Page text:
Not always intentionally.
But because we know God desires for us to live in right relationship with one another we’re called to take stock of the things we do that cause harm – both to others and ourselves - and do what we can to bring healing.
As Christians we’re called to do this at all times, but because we naturally struggle with this, the Christian calendar gives us a period of 40 days to devote our attention to this quest for healing.
Admittedly, the season of Lent is the one season on the Christian calendar that few people look forward to.
If we compiled a Christian Calendar Top Ten list and ranked the seasons by popularity, Christmas and Easter would be up there at the top,
with Advent and Epiphany coming in a close second, because most people think they’re just an extension of Christmas any way,
and somewhere in the middle would be the long season of Pentecost that stretches between Easter and Advent - the one we call “Ordinary Time” –
the season few people get excited about because, well, it’s just ordinary.
But way down at the bottom of the list we have Lent.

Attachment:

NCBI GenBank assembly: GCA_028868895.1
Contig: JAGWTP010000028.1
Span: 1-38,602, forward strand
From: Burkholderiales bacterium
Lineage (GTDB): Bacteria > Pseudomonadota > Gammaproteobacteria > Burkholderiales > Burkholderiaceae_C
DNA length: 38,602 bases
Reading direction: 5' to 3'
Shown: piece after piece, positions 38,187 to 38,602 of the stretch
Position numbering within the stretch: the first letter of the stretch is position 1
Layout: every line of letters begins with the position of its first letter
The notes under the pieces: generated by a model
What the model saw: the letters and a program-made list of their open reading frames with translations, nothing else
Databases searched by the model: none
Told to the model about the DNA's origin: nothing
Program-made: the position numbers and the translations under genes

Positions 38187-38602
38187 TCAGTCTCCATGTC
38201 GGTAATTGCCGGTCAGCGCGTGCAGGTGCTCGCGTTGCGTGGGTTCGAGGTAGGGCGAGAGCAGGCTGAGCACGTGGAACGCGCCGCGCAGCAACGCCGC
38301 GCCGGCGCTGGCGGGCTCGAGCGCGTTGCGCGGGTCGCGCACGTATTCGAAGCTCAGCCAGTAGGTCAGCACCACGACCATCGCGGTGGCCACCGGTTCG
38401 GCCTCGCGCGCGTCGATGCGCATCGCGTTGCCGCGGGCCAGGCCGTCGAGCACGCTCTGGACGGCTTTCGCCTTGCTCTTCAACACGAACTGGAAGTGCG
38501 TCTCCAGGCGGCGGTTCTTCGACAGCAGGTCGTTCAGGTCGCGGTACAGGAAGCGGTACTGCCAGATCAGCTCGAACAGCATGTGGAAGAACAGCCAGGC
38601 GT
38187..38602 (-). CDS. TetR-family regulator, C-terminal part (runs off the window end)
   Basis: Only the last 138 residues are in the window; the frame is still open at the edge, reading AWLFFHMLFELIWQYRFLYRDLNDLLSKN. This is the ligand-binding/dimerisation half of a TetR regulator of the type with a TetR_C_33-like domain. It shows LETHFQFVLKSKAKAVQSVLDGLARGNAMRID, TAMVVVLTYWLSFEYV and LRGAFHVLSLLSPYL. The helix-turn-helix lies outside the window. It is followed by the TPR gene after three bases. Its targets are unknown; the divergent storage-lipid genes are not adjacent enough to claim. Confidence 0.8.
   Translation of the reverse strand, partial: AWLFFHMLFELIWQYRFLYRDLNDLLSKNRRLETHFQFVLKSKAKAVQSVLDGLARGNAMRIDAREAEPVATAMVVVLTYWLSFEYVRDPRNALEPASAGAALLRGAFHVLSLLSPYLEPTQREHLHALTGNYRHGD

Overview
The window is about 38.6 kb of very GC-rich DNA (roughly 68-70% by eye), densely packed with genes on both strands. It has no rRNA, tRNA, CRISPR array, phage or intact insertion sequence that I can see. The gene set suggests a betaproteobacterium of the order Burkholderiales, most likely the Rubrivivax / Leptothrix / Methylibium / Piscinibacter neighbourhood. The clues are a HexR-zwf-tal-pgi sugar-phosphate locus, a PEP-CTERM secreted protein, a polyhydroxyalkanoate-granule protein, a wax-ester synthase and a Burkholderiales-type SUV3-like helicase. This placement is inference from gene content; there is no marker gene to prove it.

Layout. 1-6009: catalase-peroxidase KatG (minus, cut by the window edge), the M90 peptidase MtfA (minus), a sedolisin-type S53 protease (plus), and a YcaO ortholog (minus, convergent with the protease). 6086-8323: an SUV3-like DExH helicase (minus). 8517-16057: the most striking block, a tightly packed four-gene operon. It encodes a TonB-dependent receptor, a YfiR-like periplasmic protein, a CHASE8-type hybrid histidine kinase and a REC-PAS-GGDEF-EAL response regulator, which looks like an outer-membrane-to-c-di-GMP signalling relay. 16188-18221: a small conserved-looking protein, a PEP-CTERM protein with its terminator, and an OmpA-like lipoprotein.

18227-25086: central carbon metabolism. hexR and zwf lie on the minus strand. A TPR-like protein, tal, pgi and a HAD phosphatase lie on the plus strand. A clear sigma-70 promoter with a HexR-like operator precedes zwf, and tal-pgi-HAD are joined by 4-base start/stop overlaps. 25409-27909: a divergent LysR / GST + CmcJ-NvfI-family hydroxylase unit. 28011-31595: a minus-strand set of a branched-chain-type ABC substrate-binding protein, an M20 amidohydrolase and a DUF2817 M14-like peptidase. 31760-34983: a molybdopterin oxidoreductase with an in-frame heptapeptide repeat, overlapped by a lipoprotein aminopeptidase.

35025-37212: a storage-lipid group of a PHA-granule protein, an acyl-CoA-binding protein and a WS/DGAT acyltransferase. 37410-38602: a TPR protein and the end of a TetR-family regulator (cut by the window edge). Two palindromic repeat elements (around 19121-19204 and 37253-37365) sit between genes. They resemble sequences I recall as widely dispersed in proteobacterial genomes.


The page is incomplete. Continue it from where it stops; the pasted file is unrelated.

A period of 40 days between Ash Wednesday and Easter Sunday
that is traditionally marked by prayer, fasting, and penitence for sins.
Who doesn’t look forward to that?!
I had a clergy colleague of mine confess to me recently,
“You know, I really dislike the season of Lent….It’s just such a downer.”
And in many ways, she’s right.
Lent calls us to think about things that we’d rather not think about.
Our mortality - the fact that we are made from dust and to dust we shall return.
And our sin.
We may call it our brokenness, our shortcomings, our transgressions, but whatever name we have for it, it involves admitting that we’ve been less than our best selves.
And that’s not something many of us want to do for one day let alone forty.